the Antikythera Shipwreck

Archaeologists just recovered more than 50 items, from an excavation at the famous ancient Greek shipwreck that unveiled the Antikythera mechanism.

The shipwreck dates 65 B.C, discovered by Greek sponge fishermen in 1900, revealed the Antikythera Mechanism, the oldest astronomical calculator, famous for having intricate gear systems centuries ahead of their time.



the Antikythera Shipwreck (5)
Image credit: Brett Seymour, EUA/ARGO

At the shipwreck site on southwestern Aegean island of Antikythera, they found ceramics, a bronze armrest, fine glassware and several parts of the ship.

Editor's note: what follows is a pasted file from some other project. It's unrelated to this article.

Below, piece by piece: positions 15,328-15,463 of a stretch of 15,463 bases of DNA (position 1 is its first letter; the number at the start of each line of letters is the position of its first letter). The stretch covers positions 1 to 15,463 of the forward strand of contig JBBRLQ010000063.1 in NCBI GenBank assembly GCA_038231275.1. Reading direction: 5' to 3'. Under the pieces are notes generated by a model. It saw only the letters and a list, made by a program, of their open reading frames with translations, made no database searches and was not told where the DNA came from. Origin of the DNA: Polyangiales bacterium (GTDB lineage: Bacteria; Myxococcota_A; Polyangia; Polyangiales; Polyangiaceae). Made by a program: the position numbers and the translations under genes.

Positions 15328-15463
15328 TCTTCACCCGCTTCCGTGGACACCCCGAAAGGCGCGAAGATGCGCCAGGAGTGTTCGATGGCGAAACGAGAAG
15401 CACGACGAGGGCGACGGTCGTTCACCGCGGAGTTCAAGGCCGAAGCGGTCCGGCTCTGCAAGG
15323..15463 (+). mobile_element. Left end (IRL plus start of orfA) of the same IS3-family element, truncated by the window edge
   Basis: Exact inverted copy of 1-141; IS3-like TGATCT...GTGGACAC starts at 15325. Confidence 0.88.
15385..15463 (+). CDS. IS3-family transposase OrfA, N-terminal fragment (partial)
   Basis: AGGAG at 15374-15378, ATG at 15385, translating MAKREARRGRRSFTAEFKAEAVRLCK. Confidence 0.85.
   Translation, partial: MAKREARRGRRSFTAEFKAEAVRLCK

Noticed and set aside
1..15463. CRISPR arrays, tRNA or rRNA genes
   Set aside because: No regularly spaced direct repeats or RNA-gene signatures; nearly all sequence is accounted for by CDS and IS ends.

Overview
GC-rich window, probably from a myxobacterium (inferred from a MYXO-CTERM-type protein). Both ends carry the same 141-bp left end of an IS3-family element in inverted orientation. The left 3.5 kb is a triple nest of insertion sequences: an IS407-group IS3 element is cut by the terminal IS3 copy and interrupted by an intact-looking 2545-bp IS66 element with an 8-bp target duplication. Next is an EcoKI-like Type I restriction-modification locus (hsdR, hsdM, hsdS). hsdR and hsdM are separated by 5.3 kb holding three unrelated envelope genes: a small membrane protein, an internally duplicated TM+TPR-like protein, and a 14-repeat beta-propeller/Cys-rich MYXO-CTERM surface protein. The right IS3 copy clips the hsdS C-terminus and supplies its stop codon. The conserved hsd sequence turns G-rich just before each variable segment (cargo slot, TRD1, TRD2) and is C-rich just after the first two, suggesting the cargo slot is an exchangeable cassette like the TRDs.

Project co-Director Dr. Brendan Foley, a marine archaeologist with the Woods Hole Oceanographic Institution (WHOI), said:

“This shipwreck is far from exhausted. Every single dive on it delivers fabulous finds, and reveals how the ‘1 percent’ lived in the time of Caesar.”



the Antikythera Shipwreck (4)
Image credit: Greek Ministry of Culture

Diving archaeologist Dr. Theodoulou, explains:

“We were very lucky this year, as we excavated many finds within their context, which gave us the opportunity to take full advantage of all the archaeological information they could provide.” (Photo by Brett Seymour, EUA/ARGO)

the Antikythera Shipwreck (3)
Image credit: Greek Ministry of Culture

the Antikythera Shipwreck (2)
Image credit: Brett Seymour, EUA/ARGO

the Antikythera Shipwreck (1)

via io9

source Woods Hole Oceanographic Institution